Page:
Younger Generations Relying More on Credit Cards

Oct 28

Younger Generations Relying More on Credit Cards

According to new data, younger generations are finding themselves under increasing financial pressure and are relying more heavily on their credit cards than their debit cards. Perhaps it is for this reason that a new study released by Quantium, a data analytics company that surveyed more than 300-million card transactions over a 12-month period, found that purchasing and buying behaviour and trends are markedly different over different states, categories and generations. The survey found that generation z and y were using their debit cards more often than putting their daily expenses onto a credit card.

Younger generations are showing strong signs of growth as they look to open transaction and savings accounts while older citizens are turning their attention to rewards cards, according to NAB.

In the z and y generations, more purchases are being transacted on debit cards rather than credit cards in grocery stores and supermarkets. Baby Boomers and generation x however are spending more on credit transactions. Generation x are the big spenders according to the data, spending much more on credit and not using their debit cards as frequently. The average spend approximates to $54,943 per person over the course of a year. Baby Boomers are close behind with $54,499 during 2011 on both card types while generation y is only spending $30,976 on their cards every year.

Generation z, which is the largest market and incorporates people under the age of 22, only spent an average of $17,823.

In terms of regions and territories, Western Australia showed the biggest spend trends in electronic transactions (source: Bankwest), hitting an average of $51,804, while Tasmania was at the bottom of the group with $39,794.

The study revealed that 45% of Aussies preferred to use a credit card for their retail purchases, over and above their supermarket spend. Buying behaviour showed that consumers visit grocery stores more than once a week, and are spending in excess of $60 per visit. The survey showed consumers were topping up with fuel 32 times a year, and totalling $55 for each visit.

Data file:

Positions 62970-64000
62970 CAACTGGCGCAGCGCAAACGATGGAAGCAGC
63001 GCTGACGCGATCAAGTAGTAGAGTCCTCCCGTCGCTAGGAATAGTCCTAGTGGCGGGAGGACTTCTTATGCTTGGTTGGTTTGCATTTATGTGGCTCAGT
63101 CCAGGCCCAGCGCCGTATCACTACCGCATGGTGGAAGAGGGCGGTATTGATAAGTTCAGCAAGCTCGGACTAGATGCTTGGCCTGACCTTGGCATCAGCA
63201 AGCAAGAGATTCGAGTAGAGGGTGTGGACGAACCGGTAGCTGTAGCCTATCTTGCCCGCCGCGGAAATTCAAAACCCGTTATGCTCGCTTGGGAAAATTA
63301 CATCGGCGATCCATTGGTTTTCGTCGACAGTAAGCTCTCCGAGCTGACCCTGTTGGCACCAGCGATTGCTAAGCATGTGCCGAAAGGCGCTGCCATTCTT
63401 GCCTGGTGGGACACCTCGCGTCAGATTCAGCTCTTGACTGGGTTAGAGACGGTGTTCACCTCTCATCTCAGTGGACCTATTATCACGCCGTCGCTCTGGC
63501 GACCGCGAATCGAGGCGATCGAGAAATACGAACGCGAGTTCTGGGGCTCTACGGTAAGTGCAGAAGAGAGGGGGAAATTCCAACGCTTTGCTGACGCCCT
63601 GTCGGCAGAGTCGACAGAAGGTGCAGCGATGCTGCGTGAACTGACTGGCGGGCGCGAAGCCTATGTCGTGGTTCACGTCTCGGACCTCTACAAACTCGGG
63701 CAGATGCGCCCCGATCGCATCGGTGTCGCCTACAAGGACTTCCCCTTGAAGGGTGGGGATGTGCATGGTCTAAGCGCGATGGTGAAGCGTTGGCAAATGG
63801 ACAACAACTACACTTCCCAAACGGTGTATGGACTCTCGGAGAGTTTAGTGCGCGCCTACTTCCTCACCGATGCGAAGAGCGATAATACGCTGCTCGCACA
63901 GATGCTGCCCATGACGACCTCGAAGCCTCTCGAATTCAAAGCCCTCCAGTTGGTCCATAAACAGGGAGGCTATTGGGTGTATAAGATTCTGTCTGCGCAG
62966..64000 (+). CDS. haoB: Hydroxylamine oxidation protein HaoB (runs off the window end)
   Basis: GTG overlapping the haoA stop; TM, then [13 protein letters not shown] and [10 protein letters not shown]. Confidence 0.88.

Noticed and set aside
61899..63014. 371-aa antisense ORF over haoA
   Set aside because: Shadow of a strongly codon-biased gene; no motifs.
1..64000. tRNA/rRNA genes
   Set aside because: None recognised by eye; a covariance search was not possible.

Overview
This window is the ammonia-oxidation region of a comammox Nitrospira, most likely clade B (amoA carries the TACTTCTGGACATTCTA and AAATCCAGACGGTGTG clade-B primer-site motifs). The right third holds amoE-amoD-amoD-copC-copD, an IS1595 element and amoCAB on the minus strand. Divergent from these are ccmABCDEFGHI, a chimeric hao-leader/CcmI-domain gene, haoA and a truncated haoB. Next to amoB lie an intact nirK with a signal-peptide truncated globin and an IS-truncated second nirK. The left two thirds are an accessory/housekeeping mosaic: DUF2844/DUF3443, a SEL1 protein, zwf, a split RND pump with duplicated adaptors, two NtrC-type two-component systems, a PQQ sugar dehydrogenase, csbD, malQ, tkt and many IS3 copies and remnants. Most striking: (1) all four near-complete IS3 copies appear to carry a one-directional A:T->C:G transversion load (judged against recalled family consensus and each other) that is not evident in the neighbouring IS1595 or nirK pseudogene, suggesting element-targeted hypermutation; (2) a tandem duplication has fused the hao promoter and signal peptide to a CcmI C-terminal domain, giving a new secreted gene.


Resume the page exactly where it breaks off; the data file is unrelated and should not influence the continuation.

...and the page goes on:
Generation X and Baby Boomers are spending 50% more on petrol on credit card purchases, while buying behaviour for Generations Z and Y shows that they are using their debit cards more often.

With credit being used so much for everyday expenses the national class action that has been filed against some of the country’s biggest lenders saw banking customers come out tops in their challenge against excessive card fees. And while people appear to be happy to use their cards they clearly are not happy with the charges that are being levied against them for misdemeanours like dishonoured payments, non-payments and late payments, overdrafts and overdrawn accounts.

38,000 customers are being represented by IMF Australia in what is considered to be the country’s biggest ever class action, which sees 170,000 people trying to recover $220-million in charges from the country’s eight biggest lenders. In December the Federal Court declared that four fee classes fell under the scope of ANZ’s late payment fee schedule, as penalties that could be challenged in a court of law.

The High Court has ruled that late payment fees can now be contested and the Federal Court will have the final say in whether the banks are charging acceptable fees for their administrative services. The class action however is of the opinion that the $30-$35 fees being charged are excessive and more than what it costs the banks to make the facilities available. The case is being paid for by IMF Australia while Australia’s third largest bank ANZ, has been singled out as the case’s main defendant, being forced to justify what is largely considered to be an exorbitant set of fees.